traveling in Krabi

Have an Adventure-Filled Krabi Weekend

If you’re the type who likes that queasy feeling in your stomach as you plunge into the unknown, or you channel your modern-day Indiana Jones and laugh in the face of danger, then listen up. Even historian/archaeologists-cum-treasure seekers have to let down their hair and get away from it all once in awhile, and the natural splendor of Krabi Province in Southern Thailand is an exotic way to do just that – if only for a few hours, before you take to the cliffs or caves. You could easily fill an entire week or two just basking in the lush paradise that is Krabi Province, but if you’ve only got a few days, or perhaps a long weekend, make Krabi your destination for adventure-packed fun.

traveling in Krabi

Pack Your Biker Boots

With light traffic, decent roads and heartbreakingly beautiful scenery, why inhibit your view with silly things like doors and windows? Renting a motorbike in Krabi is a great way to get around the area and take in all the stunning views in the process. Not only is it thrilling to feel the wind against your face and the roar of the engine between your legs, motorbike rentals are a cheaper way to see the sights than paying for a guided tour. There are plenty of rental spots near Ao Nang Beach, and while you do have to pay for your own gas, both bike and fuel together will run you only about 200 Thai baht – or six dollars and 50 cents, per day.

Hold that Rock

We hope you pack your rock climbing shoes, too, as Krabi Province attracts rock climbers from all over the world to its limestone cliffs. There’s something here for everyone, though, not just the pros, and beginners will find plenty to teach them the basics, while the more advanced climbers are sure to enjoy a challenge.

The Railay Beach lagoon is a scenic and beautiful option, but in some spots after rainy weather you will find your feet coated in red clay mud, making it difficult to get the necessary traction. There are definitely sharp rock areas which are not best for beginners, as the cliff face is downright dangerous in spots. Start lifting now, because you will need your upper body strength to scale these rocks. While the beauty of the area might compel you to bring a camera to capture the impressive climb, resist the urge and bring only what you can fit in a waist pack or small backpack.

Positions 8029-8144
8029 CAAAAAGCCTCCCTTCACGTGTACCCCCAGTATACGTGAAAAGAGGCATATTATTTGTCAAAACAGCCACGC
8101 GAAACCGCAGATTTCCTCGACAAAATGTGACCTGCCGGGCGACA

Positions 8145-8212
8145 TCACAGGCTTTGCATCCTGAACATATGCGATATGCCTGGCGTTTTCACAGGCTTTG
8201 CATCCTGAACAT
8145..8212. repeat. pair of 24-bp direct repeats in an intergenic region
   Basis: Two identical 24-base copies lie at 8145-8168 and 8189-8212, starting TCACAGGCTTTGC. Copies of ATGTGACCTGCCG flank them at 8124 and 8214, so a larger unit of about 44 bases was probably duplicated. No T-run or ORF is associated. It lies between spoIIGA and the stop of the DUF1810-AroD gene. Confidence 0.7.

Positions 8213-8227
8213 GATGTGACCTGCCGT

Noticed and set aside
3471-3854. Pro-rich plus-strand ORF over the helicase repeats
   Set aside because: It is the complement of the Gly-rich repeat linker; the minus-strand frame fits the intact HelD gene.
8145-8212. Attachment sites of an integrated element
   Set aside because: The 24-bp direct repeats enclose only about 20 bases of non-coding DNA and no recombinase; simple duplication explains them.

However, there are areas in Railay Beach for beginners, and some say there are over 700 different climbing routes just in this one spot. Truly advanced climbers will meet their match on LaoLiang, a nearby island off the coast of Ao Nang. The rock wall is part of a national park, so the tourist build-up which has occurred on other parts of the island hasn’t affected this spot. The rock climbing industry here hasn’t quite fully developed yet, but what is available is tough and challenging and could keep the most serious climber busy for at least a few days.

Go Ahead and Cave In

We mentioned the Railay Beach lagoon, which also features fascinating beach caves. The most popular cave in Krabi Province is also a stunning temple, called the Tiger Cave Temple, or Wat Tham Sua, about five kilometers outside of Krabi Town. The temple is, of course, a religious site where monks come to worship, and ancient artifacts have been dug up in the area.

Sra Gaew Cave is home to the deepest freshwater pool in Asia, but chances are good you won’t run into the crowds of people you found at Tiger Cave Temple. This is a great place to ride your motorbike to, as it’s a bit off the beaten path (though there are signs). Here the road diverges, and you can choose to go kayaking upriver to a natural spring or take the path that will lead you to the freshwater pool, which is 200 meters deep and stunningly blue-green.

Beachy Keen

Not your average pristine white-sand beach, Fossil Shell Beach located at Ban Laem Pho gives visitors the opportunity to marvel at fossils which are aged to be about 40 million years old. Just as incredible, past layers of shells cemented into layers of rock slab, which then shifted during natural geographic upheaval, creating an effect we usually see in poorly maintained city sidewalks.


Mark Simpson is a contributing writer and avid rock climber who just recently scaled the rock walls in the national park on the island of LaoLiang for the fourth time. 

A generation 'y'er from Ireland, living his dreams and convincing you to do the same. Traveling through more than 90 countries around the world and showing no signs of slowing down